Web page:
Seizures of cash, weapons increase along border [Updated]
Federal authorities today announced a sharp increase in seizures of bulk cash and weapons along the Southwest border, the apparent result of bolstered efforts to intercept contraband destined for Mexico.
More than $40 million in illicit cash was seized from March through September, nearly double the amount intercepted during the same period a year ago, according to Department of Homeland Security officials. Weapons seizures also jumped by more than 50% -- to about 600 weapons -- from April through September, compared with the same period a year ago.
[Update: an earlier post incorrectly said the increase in weapons seizures occurred from July through September.]
The increases come several months after federal authorities began targeting the southbound flow of weapons and drug money that fuels Mexican organized crime groups. Random checkpoints at major border crossings are now commonplace, and have yielded numerous large seizures.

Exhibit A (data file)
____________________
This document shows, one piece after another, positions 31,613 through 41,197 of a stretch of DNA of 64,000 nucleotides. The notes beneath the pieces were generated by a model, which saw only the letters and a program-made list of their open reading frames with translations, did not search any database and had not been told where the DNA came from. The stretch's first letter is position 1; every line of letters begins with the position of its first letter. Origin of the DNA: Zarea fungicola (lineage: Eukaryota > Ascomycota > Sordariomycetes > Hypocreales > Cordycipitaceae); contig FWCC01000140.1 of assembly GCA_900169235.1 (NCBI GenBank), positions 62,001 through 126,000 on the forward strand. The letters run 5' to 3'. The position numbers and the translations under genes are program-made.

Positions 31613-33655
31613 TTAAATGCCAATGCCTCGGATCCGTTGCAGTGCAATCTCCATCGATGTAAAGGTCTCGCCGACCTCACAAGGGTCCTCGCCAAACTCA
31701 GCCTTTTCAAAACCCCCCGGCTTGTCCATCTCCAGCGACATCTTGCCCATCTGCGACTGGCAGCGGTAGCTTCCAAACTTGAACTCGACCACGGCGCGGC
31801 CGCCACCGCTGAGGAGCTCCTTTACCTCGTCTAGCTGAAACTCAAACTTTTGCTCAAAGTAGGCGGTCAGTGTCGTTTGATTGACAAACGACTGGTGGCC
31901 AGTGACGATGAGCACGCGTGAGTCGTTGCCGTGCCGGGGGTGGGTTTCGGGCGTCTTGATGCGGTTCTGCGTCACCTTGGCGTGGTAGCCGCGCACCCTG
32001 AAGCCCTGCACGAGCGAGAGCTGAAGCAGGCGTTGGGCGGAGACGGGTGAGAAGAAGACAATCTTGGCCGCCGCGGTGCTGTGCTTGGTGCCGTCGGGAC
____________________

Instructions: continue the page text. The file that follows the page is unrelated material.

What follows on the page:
At San Diego's Otay Mesa port of entry, customs inspectors in September found $500,000 inside a cargo truck and arrested two Mexican citizens, said John Morton, the assistant secretary for Immigration and Customs Enforcement.
Authorities meeting at a conference in San Diego said the trend reflects greater cooperation between an array of federal agencies, including Immigration and Customs Enforcement, the Bureau of Alcohol, Tobacco, Firearms and Explosives, and Customs and Border Protection.
It's not clear yet whether the increased seizures are having an impact on Mexico's ongoing war against organized crime. Drug cartel violence continues at high levels in border cities like Ciudad Juarez and Tijuana, with many of the weapons believed to be coming from the U.S.
-- Richard Marosi in San Diego
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